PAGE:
Legislative maneuvers in Congress and in Juneau to promote net neutrality ignore a simple truth: They will not permanently protect a free and open Internet and will continue to leave too many Alaskans on the wrong side of the digital divide. Rather than spending time on gimmicks that have little chance of becoming reality, those who support an open Internet should urge Congress to develop a comprehensive bill that levels the Internet playing field and expands access for all Americans.
Following a December vote by the Federal Communications Commission (FCC) to repeal outdated regulations on the Internet known as Title II, some Members of Congress proposed repealing the order through a legislative device called the Congressional Review Act (CRA). The CRA gives Congress the power to nullify rules enacted by federal agencies and requires only a simple majority to pass it — making it immune to filibusters and congressional debate.
Prior to 2017, the CRA had only successfully been invoked once. While it has more recently been used to repeal a handful of last minute Obama-era regulations, it has never been used to establish substantive policy that affects virtually every American.
Despite claims that the CRA would restore net neutrality, it would actually do nothing to strengthen protections for consumers and expand opportunities for all Americans to participate in a truly open Internet.
Worse, the CRA would simply reinstate Depression-era Title II rules that have not created the open Internet’s engine of opportunity with a level playing field that proponents envisioned. Placing the Internet back under Title II rules would also curb the critical infrastructure investment necessary for connecting more Americans to high-speed broadband. Such investment is desperately needed in Alaska, which is ranked 44th in the nation for high-speed connectivity, and where nearly 2.5 million people live in rural communities that are more difficult to connect.
Now, some lawmakers in Juneau are taking a similarly misguided approach by proposing a pair of state-based bills aimed at promoting net neutrality — following the lead of more than a dozen states considering similar legislation. But this could open the door to a complex patchwork of competing local laws that would make it difficult for Internet providers to offer consistent services, resulting in increased prices for customers while simultaneously reducing investment in broadband infrastructure expansion for Alaska and throughout the country.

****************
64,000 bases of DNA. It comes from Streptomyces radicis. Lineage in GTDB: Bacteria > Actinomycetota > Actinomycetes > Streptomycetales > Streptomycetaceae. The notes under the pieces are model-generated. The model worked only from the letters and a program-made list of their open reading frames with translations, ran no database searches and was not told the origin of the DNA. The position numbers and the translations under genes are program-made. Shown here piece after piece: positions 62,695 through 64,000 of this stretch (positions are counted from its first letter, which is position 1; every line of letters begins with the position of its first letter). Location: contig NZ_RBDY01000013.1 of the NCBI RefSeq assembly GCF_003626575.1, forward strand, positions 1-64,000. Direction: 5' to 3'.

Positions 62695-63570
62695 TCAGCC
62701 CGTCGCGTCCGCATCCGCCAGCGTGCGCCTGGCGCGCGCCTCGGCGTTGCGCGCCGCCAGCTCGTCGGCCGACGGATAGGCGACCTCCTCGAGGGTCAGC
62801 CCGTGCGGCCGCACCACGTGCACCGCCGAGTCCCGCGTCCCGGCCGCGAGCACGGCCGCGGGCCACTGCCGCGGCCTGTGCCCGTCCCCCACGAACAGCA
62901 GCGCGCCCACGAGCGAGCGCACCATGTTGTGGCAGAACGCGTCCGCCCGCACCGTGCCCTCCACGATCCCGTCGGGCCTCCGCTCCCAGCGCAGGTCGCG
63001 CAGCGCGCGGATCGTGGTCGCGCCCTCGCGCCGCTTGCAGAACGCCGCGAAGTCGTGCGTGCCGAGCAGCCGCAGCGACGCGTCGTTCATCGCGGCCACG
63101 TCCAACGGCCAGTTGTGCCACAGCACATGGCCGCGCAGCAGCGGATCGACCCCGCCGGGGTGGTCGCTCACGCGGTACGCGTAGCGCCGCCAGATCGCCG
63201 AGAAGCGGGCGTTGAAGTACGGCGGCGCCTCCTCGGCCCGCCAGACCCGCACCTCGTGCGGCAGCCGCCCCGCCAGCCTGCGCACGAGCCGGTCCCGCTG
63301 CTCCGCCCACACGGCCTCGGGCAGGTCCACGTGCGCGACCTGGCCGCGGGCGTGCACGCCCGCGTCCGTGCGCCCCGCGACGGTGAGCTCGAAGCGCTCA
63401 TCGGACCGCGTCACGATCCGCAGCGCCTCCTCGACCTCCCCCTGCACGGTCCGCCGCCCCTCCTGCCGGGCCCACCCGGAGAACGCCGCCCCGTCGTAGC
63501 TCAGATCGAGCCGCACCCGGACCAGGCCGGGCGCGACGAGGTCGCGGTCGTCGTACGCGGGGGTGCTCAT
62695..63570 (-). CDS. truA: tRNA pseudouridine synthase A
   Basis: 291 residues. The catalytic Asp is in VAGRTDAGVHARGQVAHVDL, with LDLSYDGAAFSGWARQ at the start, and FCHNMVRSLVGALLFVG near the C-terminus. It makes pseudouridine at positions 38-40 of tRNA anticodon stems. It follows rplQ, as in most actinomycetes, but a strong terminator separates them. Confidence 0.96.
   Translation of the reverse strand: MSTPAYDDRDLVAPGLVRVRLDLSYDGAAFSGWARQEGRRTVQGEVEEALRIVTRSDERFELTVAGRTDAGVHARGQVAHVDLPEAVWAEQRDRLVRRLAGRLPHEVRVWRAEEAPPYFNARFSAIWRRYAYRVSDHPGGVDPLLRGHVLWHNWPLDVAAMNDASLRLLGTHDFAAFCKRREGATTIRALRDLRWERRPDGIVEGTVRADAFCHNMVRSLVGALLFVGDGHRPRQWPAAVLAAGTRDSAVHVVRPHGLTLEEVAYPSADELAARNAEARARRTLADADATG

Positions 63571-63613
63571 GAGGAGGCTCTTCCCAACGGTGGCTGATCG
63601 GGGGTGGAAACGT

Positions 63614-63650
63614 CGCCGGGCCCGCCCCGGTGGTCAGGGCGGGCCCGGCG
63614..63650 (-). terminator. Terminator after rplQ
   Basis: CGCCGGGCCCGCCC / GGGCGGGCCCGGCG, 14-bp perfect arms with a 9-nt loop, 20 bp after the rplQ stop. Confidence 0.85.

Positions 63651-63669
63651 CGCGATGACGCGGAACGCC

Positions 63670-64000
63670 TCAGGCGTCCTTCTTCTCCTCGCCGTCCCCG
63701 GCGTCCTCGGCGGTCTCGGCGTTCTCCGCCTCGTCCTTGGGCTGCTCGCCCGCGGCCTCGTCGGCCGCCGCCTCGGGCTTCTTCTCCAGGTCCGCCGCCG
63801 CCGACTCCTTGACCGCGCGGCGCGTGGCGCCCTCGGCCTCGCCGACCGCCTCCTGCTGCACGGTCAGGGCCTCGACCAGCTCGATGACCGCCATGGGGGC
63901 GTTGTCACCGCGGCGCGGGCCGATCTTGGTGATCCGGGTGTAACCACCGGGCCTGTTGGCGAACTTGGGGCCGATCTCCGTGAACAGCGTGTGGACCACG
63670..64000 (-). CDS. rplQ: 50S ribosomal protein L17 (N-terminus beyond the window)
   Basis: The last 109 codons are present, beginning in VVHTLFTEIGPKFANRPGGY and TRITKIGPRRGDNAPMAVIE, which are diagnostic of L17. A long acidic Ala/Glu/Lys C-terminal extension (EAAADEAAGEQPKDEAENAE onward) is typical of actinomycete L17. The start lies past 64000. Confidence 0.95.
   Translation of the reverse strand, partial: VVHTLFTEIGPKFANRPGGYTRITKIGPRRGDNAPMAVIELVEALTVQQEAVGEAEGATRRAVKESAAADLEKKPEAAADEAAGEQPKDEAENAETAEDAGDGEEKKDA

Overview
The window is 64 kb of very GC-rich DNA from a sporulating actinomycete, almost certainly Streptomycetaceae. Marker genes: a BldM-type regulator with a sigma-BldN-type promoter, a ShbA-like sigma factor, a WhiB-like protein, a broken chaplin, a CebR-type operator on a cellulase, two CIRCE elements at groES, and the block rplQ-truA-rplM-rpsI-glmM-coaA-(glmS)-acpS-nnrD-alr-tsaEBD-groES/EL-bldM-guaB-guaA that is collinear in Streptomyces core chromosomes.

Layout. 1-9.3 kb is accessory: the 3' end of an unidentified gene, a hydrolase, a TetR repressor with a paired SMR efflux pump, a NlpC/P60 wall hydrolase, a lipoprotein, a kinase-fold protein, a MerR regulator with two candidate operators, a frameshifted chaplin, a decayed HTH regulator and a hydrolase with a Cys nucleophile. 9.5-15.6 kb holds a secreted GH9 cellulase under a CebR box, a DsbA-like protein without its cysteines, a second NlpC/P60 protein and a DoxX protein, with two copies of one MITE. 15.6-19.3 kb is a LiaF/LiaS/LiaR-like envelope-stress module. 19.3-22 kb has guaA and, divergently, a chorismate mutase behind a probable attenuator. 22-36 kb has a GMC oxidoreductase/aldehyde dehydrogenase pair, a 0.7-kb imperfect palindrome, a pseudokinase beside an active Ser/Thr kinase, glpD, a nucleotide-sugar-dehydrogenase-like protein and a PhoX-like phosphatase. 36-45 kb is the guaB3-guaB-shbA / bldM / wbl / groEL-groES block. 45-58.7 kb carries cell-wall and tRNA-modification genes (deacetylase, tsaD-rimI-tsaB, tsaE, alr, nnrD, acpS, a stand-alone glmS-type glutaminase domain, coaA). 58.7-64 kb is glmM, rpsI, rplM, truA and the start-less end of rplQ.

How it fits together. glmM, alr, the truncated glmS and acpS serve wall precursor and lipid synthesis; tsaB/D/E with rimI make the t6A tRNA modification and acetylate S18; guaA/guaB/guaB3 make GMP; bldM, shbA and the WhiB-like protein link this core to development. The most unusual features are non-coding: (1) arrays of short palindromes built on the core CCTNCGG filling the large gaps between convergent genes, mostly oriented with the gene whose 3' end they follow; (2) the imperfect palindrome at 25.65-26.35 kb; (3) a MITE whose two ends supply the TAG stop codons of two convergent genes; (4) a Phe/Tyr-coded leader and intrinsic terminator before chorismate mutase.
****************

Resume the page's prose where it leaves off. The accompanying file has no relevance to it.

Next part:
The bills also ignore that the FCC’s December order included transparency rules, which require Internet providers to disclose their open Internet practices and are enforceable by the Federal Trade Commission and state attorneys general. In other words, they are a solution in search of a problem.
The Internet has changed the way businesses operate, created jobs and opened doors to new economic opportunities. We need to ensure more Americans can be active participants in this growing Internet economy, which is why legislative gimmicks that don’t stand up to scrutiny are the wrong way to establish significant and far-reaching policy.
Instead, we need comprehensive congressional legislation that makes net neutrality the law of the land while ensuring a genuine level playing field that benefits all Americans and gives all communities a chance to participate.
Congress has an opportunity right now to forge a strong net neutrality bill that works for everyone. But to accomplish that goal, all those who support net neutrality need to set aside the caustic rhetoric and help forge a permanent legislative path toward a free and open Internet that benefits Alaska residents and all Americans.
Brent A. Wilkes is the former CEO of the League of United Latin American Citizens (LULAC), the country’s largest and oldest national Hispanic organization.